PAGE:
How to support someone with cancer

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How to support someone with cancer

It’s never easy to receive a cancer diagnosis and handle the treatment – surgery, chemotherapy, radiotherapy and rehabilitation – that follows, but you can help a loved one discover reserves of strength and resilience during this time.

It can be challenging figuring out how to offer support to a loved one who has cancer. There is no definitive set of rules – everyone deals with the disease in a different way. One of the most important things to learn during this time is how to give cancer patients space and time. Before you talk to your friend or relative, consider the following:

  • Learn about the diagnosis. It can be emotionally exhausting for your loved one to keep repeating the details and they might not want to talk about it. Get accurate information from family members and repeat it back to them so you’re 100% sure of the details.
  • Process your own emotions. It’s difficult to learn that someone you love has a serious illness, so you need to deal with your own feelings first before you see them. It isn’t helpful to become emotional when you’re meant to be giving support.
  • Think about it from the other person’s perspective. Try to remember a time when you were ill and recall how you felt. How did you want to be treated? What made you feel good? Changes in someone’s appearance, like weight loss, hair loss or skin discoloration can be shocking, so try to start your visit with a positive sentiment such as “It’s so good to see you”.

If you don’t know what to say to someone who has cancer, be honest and tell them that you’re afraid you’ll say the wrong thing. You can show care and support by saying, for example, “I’m not sure what to say, but I want you to know that I care about you” or “I’m sorry that you’re going through this”. Try asking “What are you feeling?” rather than “How are you feeling?” – this may help someone start talking more.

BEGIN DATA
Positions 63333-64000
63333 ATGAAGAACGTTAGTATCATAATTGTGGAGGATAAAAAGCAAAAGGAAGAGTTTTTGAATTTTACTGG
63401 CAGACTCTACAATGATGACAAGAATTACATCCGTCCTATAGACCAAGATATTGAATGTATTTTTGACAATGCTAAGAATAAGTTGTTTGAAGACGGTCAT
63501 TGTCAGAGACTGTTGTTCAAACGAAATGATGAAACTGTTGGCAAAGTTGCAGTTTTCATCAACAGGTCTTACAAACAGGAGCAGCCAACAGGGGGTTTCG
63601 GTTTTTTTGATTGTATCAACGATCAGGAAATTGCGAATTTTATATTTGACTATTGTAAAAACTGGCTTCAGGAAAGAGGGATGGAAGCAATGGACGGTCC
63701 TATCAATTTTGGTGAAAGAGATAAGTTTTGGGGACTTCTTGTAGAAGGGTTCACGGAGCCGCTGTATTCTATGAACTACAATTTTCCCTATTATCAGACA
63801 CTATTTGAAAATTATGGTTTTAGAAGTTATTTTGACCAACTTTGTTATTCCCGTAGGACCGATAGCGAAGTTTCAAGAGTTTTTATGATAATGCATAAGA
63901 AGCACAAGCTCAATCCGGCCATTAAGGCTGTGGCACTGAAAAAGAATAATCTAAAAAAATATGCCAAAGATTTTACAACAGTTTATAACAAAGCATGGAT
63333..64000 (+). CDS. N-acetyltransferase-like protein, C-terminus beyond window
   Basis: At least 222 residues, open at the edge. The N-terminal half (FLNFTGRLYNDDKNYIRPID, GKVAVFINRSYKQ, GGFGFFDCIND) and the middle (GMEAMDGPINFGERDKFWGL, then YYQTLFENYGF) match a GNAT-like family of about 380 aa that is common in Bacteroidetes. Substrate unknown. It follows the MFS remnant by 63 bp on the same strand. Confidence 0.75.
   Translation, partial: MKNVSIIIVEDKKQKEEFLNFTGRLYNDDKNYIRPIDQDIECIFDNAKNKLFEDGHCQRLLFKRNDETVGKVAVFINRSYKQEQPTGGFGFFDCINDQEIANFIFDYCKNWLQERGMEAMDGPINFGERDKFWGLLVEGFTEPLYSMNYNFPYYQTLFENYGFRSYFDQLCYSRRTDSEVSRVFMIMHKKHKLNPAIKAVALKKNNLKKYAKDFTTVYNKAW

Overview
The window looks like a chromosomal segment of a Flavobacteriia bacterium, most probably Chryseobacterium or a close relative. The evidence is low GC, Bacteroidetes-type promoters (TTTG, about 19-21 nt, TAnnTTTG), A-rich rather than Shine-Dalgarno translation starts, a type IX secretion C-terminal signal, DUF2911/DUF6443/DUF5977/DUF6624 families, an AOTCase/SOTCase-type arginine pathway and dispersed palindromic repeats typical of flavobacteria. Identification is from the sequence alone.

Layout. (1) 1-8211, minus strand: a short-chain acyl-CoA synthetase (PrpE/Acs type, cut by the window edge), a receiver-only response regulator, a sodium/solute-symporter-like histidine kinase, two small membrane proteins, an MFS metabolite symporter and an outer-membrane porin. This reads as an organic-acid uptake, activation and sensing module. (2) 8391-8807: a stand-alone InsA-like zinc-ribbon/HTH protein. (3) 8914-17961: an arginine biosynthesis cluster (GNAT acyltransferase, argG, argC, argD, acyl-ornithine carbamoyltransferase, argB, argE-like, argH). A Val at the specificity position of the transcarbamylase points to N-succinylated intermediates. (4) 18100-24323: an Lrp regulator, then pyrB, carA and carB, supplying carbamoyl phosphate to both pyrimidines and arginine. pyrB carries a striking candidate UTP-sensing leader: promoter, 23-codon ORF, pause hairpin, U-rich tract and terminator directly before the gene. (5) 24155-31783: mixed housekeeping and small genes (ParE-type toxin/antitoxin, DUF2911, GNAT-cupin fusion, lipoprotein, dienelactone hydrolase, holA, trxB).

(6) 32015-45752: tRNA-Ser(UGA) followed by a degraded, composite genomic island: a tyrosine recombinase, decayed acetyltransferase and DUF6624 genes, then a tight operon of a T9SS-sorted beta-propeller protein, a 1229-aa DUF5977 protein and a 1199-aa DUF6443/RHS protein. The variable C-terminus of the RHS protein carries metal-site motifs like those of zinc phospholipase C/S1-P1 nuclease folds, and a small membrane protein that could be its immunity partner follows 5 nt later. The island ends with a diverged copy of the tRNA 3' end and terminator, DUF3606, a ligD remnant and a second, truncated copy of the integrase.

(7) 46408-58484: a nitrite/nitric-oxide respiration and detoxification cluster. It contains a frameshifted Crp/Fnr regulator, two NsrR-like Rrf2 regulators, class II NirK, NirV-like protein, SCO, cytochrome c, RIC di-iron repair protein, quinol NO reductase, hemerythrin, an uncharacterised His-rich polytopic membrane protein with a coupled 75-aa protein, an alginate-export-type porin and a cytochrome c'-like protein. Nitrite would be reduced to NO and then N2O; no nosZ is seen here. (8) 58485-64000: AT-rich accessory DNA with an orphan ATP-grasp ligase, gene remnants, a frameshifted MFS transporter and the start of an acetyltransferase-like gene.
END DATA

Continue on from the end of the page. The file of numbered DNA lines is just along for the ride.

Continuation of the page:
These phrases could be unhelpful:

  • I know how you feel. (If you haven’t had the same experience with cancer, then you don’t.)
  • I don’t know how you manage.
  • Don’t worry.
  • I’m sure you’ll be fine.
  • Tell me what I can do to help. (Instead, be specific about what you can do.)
  • How much time do the doctors give you?
  • I know someone who had the same thing and it was really horrible.
  • I feel so bad about this. It’s making me cry all the time. (This isn’t about you.)

Offer practical help

Cancer patients often lack energy so offering to help with physical tasks is valuable, but remind them that you are not expecting them to return the favour – whatever you do is out of love and concern. Suggest specific tasks since it might be overwhelming for the person with cancer to think of things. Here are a few ideas:

  • Shop for groceries or pick up medication.
  • Cook a meal and drop it off, but remember that cancer patients have specific dietary requirements.
  • Babysit their children so they can rest.
  • Drive them to an appointment or offer to sit with them at the hospital when they have tests or treatment.
  • Go for a walk and just listen.

Life Healthcare delivers the most advanced cancer treatment in a warm, friendly environment using state-of-the-art technology and first-class specialists. Find out about our cancer resources.

The information is shared on condition that readers will make their own determination, including seeking advice from a healthcare professional. E&OE. Life Healthcare Group Ltd does not accept any responsibility for any loss or damage suffered by the reader as a result of the information provided.